sugoll (sugoll) wrote,
sugoll
sugoll

The Devil Wears Prada

(It was this or Elizabeth, and neither of us felt like engaging brain...)

So, you know the blurb: Anne Hathaway gets job as assistant to cruel Meryl Streep at Vogue Flaps Runway, an influential fashion magazine. You can fill in the rest.

It's a frustatingly lazy script: we're told her plan is to take this job for a year, after which she can continue her plan to become a proper journalist. Much is made of her non-fashionable clothing, but she's given a pile of freebies by (an excellent) Stanley Tucci and, dear reader, implies that she's bought into the whole superficial nonsense and now thinks it's important.

Um, no.

There's a difference between wearing the clothes because you want to, or because you think they "make" you, or whatever, and wearing them because you're a visible part of a corporate image, and not to do so would reflect negatively on the corporation you're representing.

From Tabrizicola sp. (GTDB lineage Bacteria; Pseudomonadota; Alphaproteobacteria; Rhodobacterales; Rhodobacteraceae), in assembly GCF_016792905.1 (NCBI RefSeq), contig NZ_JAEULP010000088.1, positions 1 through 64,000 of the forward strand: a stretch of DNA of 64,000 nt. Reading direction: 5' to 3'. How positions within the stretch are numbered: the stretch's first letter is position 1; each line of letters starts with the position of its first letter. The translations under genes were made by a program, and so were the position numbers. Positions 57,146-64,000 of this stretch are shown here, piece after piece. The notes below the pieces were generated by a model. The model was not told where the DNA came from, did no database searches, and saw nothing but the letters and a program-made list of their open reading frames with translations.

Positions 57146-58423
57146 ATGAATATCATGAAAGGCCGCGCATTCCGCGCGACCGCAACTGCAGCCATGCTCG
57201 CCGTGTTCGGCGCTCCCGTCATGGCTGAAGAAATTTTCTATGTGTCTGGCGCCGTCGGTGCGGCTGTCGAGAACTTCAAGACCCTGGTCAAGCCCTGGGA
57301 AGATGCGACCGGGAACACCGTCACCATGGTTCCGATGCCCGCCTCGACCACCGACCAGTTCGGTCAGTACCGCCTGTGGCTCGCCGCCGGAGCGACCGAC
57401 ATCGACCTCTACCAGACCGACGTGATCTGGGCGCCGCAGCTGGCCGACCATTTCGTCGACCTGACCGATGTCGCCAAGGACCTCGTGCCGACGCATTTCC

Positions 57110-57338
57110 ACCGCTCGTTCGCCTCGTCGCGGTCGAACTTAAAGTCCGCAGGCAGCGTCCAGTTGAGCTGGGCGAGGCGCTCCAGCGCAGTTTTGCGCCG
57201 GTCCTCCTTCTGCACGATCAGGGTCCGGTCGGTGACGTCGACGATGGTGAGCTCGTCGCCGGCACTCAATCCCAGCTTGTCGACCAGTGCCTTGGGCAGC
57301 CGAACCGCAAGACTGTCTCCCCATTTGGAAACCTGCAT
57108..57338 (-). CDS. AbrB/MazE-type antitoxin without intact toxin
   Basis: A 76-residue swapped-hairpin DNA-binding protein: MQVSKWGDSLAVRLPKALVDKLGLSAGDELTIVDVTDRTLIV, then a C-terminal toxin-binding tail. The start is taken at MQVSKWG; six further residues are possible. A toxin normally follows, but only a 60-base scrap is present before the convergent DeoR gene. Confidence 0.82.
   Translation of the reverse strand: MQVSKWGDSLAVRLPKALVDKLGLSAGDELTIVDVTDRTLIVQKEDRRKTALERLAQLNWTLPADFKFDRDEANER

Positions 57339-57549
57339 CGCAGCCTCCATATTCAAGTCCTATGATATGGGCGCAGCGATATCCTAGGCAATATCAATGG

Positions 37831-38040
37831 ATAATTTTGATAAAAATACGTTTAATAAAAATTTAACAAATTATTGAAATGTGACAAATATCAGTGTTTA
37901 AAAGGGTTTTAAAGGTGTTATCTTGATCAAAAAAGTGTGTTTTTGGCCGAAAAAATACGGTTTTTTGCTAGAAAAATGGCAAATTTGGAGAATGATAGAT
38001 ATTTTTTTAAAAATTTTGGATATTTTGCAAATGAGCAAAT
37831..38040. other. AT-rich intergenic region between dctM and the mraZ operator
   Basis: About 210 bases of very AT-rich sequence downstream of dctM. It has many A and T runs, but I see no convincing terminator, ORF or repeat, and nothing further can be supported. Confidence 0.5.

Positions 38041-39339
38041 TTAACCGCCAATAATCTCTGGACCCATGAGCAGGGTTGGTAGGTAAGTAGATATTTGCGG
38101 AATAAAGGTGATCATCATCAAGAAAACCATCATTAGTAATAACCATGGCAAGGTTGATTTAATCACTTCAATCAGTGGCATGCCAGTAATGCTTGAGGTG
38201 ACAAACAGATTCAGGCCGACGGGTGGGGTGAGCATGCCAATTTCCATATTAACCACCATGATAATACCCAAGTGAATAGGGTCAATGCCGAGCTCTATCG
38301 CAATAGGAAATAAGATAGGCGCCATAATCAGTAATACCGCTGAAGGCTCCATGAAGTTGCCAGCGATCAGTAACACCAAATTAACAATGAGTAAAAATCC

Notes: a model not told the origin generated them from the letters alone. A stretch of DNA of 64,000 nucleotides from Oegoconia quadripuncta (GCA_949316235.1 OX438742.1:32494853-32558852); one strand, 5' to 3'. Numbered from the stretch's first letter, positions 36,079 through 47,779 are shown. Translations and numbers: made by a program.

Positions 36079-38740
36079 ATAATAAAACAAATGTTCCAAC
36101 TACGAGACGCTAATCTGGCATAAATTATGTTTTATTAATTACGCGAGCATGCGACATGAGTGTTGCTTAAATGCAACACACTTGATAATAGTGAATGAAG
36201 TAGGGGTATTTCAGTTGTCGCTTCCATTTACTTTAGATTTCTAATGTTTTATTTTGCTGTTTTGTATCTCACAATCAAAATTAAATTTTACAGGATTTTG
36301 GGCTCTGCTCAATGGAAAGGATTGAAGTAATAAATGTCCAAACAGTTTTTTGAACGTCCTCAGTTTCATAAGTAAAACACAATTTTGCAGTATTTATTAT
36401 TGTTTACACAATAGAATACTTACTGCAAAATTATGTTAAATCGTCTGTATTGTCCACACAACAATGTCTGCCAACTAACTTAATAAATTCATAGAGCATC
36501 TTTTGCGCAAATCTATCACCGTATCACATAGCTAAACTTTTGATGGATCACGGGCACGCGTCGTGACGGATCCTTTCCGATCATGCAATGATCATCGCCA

Similarly, she's working all hours of the day for a demanding boss. There's a difference between thinking the job is important, and thinking that the job isn't important, but having taken on the commitment, you want to do it well.

Her friends are generally not understanding or sympathetic, which is annoying,

Also, compare this to (say) Coyote Ugly, wherein Perabo's character wanted to become a songwriter. During that movie, we got examples of her songwriting. In this one, Hathaway's character doesn't write a single word during it's duration. People read (or have read) her stuff from before and tell us it's great, etc. but there's no depth there, and in no way does her supposed skill in this area get utilitised in the story itself.

There were a few other signposted paths the story could have taken, but didn't. Some of that's subverting expectations. Some of it seemed to be set-ups which were then discarded, which hints at confused editing. I wonder how much of this is the fault of the book.

Tags: movies
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